Phantom Dust is a strange beast. It grips you with excellent presentation, CGI sequences, and premise, hinting that the game will perhaps be a fast-paced action game, or RPG with a sci-fi theme and uniquely drawn characters. Once into the game, you realize that it is quite unlike anything you've ever played; it is, acutely, in a unique genre all to itself. Though gamers might compare it to Phantasy Star Online Episode III: C.A.R.D. Revolution, making that comparison is selling it short. The only thing Dust has in common with PSOEIII: C.A.R.D. is a similar element of strategy. Combining elements from table top card games like Magic The Gathering, videogames like Pokemon, and loosely utilizing the combat scheme from Virtual On, Phantom Dust is in a category all to itself.
Phantom Dust is a collectible-type game played in real-time with destructible arenas, special abilities, and action/adventure elements (and a lot of dialogue) thrown in the mix. Think of it less as a mutt, and rather as a unique endeavor. With some eye-popping graphics, original gameplay, and a fresh approach, Xbox owners might find it impressive that the game only checks in at a budget $19.99. Though it might not appeal to everyone, those looking for something new, cheap, and with long-lasting freshness will find Phantom Dust a must-have.
Thank you very much, oh, Mr. Ma-jes-co?
I have to hand it to Majesco for publishing this game for the US audience. Microsoft Studios Japan did a fine job of making an anime-inspired, post-apocalyptic storyline that was already translated into English for the Japanese audiences (don't ask why) and it was only a matter of time before Phantom Dust was brought over to the States. Phantom Dust was originally part of Microsoft's attempt to penetrate the Sony/Nintendo dominated Japanese market (where it was - and still is - floundering). As Microsoft gets its Japanese act together, Majesco took over and gave western audiences the opportunity to play this unique game. Before I get into the goods, bads, and whatnots, allow me tell you a bit about the premise?
In Phantom Dust, you play the quintessential sleeper? hero who is awakened from a techno-tomb at the start of the game. You are recruited by the Visions, a mysterious group that leads the survivors of a substance known as phantom dust. The dust is inexplicable and tied, somehow, to the fate of you, the survivors, and the known world. These recruiters have been surviving by living underground where the dust doesn't permeate because prolonged exposure can make people deranged, mad or, even worse, dead. Temporary exposure for the average person leads to complete memory loss. Of course all this ties into the sometimes melodramatic, but otherwise complex storyline. Because I am a stickler for actually experiencing the story - there are some really great moments throughout the respectable 12-hour single player game - I will not spoil it, but needless to say, Microsoft will throw a few wrenches in the story, a few twists, and a whole lot of HUGE BOSSES.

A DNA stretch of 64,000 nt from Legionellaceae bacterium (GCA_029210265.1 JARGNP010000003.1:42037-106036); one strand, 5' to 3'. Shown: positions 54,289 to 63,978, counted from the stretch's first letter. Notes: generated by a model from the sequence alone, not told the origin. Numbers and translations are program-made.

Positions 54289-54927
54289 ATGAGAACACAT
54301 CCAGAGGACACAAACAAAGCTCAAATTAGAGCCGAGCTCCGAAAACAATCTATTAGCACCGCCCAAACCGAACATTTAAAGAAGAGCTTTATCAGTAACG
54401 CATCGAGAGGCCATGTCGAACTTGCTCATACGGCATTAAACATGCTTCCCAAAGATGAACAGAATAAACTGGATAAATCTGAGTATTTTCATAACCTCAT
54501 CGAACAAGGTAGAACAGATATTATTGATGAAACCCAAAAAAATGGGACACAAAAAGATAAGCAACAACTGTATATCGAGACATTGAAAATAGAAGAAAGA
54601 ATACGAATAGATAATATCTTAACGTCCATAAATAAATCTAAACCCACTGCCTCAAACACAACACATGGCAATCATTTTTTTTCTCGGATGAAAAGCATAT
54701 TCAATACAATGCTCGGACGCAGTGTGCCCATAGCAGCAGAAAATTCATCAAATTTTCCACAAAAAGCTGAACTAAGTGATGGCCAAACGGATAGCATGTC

Assemble your Arsenal
I mentioned earlier that there is a collecting-card aspect to Dust. Don't let that fool you though, not once in the course of the game will you see a collectible card. Aura particles and skills function in a similar way, but without all that shuffling. The card-elements are arguably the best of the game, since nearly all the strategy comes in building the best Arsenal. Throughout most of the game you'll only be able to have 2 schools in an Arsenal - or types of skills - so balance is important. Say you have many skills in one school, but you think one or two skills from another will dramatically help your Arsenal. The other skills in that school you don't really like. Finding the perfect balance of skills among the schools at your disposal is some of the more brilliant work Microsoft did on the game. From a gameplay standpoint, making a decent tradeoff of cost, power, and efficiency of skills becomes essential. This was all taken to heart, and the end result is quite satisfying.
It takes about two hours of gameplay before you get access to an Arsenal. Your Arsenal is your deck? if you're into Magic The Gathering, or your lineup? if you're a Pokemon habitué. You construct an Arsenal of up to 30 skills, but you'll want to leave room for Aura Particles (think mana) which help you build your magic power and allow you to cast higher-costing skills. In actuality you'll probably keep 15 skills and 15 Aura Particles, but you can find nifty ways around this (such as 0 aura cost spells). The flexibility with the Arsenal system is the game's strongest point, and brings high replay value. Each skill has a school, a cost, a damage, and sometimes an effect (such as steal ability?). There are defensive skills, as well as attack, status, environment, support, and steal abilities, each with their own strengths and weaknesses. For instance, certain defensive abilities can parry attacks, some deflect or reflect projectiles...there are literally hundreds of skills (340 to be exact) that will keep you busy with new strategies.